Oct 022016
 

And I mean it literally.

One of the more refreshing things about Hawaii, there is no gambling.  None.  No casinos, no horse racing, no dog racing, no Jai alai,  no cock fighting, not even bingo.  And best of all, no lottery.  The island seems dead set against any form of wagering and this is a good thing.

I don’t oppose gambling on any sort of moral grounds.  I could give a Norwegian rodents posterior if people want to go and squander away their money on games of chance.  Have at it.  I just don’t like to be around it.

I made a couple trips in the past to Las Vegas for convention work back when I was doing the scuba thing.  The city was exactly the way it is portrayed in the movies and television.  Tasteless glitz, neon everywhere, and every stereotype you have ever seen in said movies walking the streets.  The casinos themselves are little closed off worlds from the outside.  People playing the slots, poker, lotteries, and nobody winning shit.  Remember, the house always wins.  When I left I felt like I had to get disinfected from all the grease and slime.  I’ll never go back again.

In Florida there are casinos, run by the native American tribes.  They advertise all over the place and are just as nasty looking as the ones in Nevada.  There are also horse and dog tracks all over the state along with Jai alai arenas, and who knows what else lurking in the depths of the back alleys.

In the Keys there has been a long time push to get casinos down there but no luck as of yet.  It will happen eventually.  There is too much money to be made and when it does happen, the Keys as we know it will be dead.  Nobody will come down to enjoy the water, they will come down to spend junior’s college fund on the slots.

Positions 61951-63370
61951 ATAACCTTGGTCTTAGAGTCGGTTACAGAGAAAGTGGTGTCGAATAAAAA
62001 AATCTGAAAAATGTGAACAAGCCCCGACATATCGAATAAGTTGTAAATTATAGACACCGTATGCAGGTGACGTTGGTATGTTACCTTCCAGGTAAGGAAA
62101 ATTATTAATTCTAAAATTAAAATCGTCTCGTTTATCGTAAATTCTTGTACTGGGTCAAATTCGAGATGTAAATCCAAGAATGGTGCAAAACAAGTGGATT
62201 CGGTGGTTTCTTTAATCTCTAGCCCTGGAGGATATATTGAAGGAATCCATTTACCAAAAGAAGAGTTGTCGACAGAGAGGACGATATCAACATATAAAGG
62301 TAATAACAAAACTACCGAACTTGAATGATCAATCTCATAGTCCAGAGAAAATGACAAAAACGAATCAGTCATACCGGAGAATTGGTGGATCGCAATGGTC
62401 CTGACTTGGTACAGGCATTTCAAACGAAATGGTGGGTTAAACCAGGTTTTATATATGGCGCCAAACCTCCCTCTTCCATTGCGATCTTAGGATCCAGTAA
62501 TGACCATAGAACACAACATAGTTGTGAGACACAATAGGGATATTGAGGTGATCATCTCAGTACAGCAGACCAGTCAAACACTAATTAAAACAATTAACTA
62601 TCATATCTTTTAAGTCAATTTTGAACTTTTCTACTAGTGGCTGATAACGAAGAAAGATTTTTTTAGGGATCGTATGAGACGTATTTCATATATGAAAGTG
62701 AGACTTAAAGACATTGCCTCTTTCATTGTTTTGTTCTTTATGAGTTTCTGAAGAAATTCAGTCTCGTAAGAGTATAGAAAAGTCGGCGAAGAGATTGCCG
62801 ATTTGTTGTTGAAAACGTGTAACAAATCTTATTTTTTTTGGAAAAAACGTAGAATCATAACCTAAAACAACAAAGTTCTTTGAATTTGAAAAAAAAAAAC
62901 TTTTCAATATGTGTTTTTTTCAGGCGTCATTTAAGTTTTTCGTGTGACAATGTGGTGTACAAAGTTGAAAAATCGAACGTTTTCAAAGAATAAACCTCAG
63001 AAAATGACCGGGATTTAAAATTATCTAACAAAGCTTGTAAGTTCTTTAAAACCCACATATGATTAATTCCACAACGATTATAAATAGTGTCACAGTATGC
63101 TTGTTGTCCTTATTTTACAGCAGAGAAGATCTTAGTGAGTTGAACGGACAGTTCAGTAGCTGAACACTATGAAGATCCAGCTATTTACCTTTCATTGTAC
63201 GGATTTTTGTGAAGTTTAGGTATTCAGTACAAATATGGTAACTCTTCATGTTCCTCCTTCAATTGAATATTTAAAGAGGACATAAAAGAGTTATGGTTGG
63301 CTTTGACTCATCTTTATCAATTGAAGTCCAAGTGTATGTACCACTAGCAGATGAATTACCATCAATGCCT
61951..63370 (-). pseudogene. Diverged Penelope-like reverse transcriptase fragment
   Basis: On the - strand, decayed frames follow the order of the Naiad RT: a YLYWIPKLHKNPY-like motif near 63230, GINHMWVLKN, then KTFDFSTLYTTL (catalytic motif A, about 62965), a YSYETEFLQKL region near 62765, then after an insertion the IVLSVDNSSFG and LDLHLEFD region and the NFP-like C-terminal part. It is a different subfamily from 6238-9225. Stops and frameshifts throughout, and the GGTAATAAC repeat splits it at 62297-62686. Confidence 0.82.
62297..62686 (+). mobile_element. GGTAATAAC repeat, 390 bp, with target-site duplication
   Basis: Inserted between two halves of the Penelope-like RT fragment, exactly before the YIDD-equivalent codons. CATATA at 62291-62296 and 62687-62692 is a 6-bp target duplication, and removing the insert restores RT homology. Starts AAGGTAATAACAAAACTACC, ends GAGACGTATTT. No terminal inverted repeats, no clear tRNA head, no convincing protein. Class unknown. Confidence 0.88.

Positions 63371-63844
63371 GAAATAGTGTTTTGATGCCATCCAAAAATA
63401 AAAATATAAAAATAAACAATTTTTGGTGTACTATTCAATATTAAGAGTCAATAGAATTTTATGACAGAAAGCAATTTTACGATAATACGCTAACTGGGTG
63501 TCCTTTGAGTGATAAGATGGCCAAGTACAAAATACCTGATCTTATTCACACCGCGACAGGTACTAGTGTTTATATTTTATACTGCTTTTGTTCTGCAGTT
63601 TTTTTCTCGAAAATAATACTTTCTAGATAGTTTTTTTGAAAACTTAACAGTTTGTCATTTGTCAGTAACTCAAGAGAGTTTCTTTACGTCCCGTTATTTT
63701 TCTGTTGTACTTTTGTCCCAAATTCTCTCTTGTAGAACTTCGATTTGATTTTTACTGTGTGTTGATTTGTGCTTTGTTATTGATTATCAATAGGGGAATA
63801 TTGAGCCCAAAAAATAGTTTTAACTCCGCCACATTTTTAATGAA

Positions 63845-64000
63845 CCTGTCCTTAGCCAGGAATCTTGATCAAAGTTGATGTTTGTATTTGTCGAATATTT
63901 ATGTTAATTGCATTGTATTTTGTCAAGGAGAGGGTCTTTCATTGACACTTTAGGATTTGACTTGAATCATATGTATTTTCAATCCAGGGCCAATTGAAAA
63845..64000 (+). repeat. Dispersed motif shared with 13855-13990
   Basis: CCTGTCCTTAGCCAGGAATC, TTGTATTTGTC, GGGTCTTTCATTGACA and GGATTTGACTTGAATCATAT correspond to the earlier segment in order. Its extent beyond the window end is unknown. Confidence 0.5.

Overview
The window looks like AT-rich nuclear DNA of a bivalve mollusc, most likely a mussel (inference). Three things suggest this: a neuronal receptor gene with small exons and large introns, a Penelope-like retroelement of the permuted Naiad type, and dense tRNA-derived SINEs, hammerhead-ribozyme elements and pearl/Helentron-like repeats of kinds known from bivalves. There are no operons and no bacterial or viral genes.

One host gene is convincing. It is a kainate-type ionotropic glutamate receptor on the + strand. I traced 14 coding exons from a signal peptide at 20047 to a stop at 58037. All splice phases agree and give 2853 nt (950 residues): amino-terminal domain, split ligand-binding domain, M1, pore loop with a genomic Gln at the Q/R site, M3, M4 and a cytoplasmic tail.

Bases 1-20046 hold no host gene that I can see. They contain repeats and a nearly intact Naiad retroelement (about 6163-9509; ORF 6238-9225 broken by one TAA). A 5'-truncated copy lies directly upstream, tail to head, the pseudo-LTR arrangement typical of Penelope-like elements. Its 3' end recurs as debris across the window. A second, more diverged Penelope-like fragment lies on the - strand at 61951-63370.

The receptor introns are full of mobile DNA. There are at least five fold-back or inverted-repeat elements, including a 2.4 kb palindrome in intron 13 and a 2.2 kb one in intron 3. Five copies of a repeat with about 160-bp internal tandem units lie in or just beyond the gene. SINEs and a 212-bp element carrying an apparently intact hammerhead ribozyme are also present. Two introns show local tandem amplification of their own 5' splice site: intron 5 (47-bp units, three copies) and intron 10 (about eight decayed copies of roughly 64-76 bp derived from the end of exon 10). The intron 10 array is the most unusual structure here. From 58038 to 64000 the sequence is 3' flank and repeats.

Some have already tried to sneak in some sort of wagering.  One bar I used to frequent for the football games put in a bunch of “arcade” games which were actually slot machines.  Some fancy wording and twisting of the rules enabled said bar to operate as a defacto casino.  The county and city shut his ass down right quick and he moved back to Dade county where they don’t care about such things.  Good riddance.

As for the lottery, it is a major cash cow for the state.  Everyone sells lottery tickets and everyone is buying them.  I was guilty at one time too.  When the lottery first came out I was buying tickets every week.  I finally wised up.  But most people, usually those who cannot afford to play, spend millions on the lottery every week.  They line up at the convenience stores with their cards marked with their special numbers, guaranteed to win, because they have a system.  It’s amazing how some worker bees with no math skills, making minimum wage, believe they have the ability to outsmart those who designed the games in the first place.  I call it the white trash trifecta.  They come in said stores to buy beer, cigarettes, and lottery tickets.  Just remember, you chances of winning are the same whether you play or not.  The lottery is just a tax on the stupid.  As I said earlier, the house always wins…always.

But none of this nonsense is going on out here.  Yet.  No doubt there are forces at work behind the scenes trying to legalize some sort of gambling in the islands.  And all it will take is one form of gambling to grab hold and the rest will follow quickly.  I just hope the day is a long ways off.  I don’t have to participate in the wagering, but it’s sure nice to not be around it and all the slime it draws in with it.  Life here is more better without the need for gambling.

Bet on it.

Capt. Fritter

 

  One Response to “Don’t Bet On Hawaii…”

  1. i’m so glad to hear that.
    our state has turned into one big casino factory.
    every little community has one. there is still a lot of indian owned land and they all stick a huge casino on it.
    sadly there is also the scourge of cock fighting and pit bull fighting … both illegal. but they go underground.
    and I suppose it’s not big enough crime for the police to bust. until pictures of horrible animal abuse surface…
    by someone brave enough to make it public.
    I think in more ways than one you have really landed in paradise.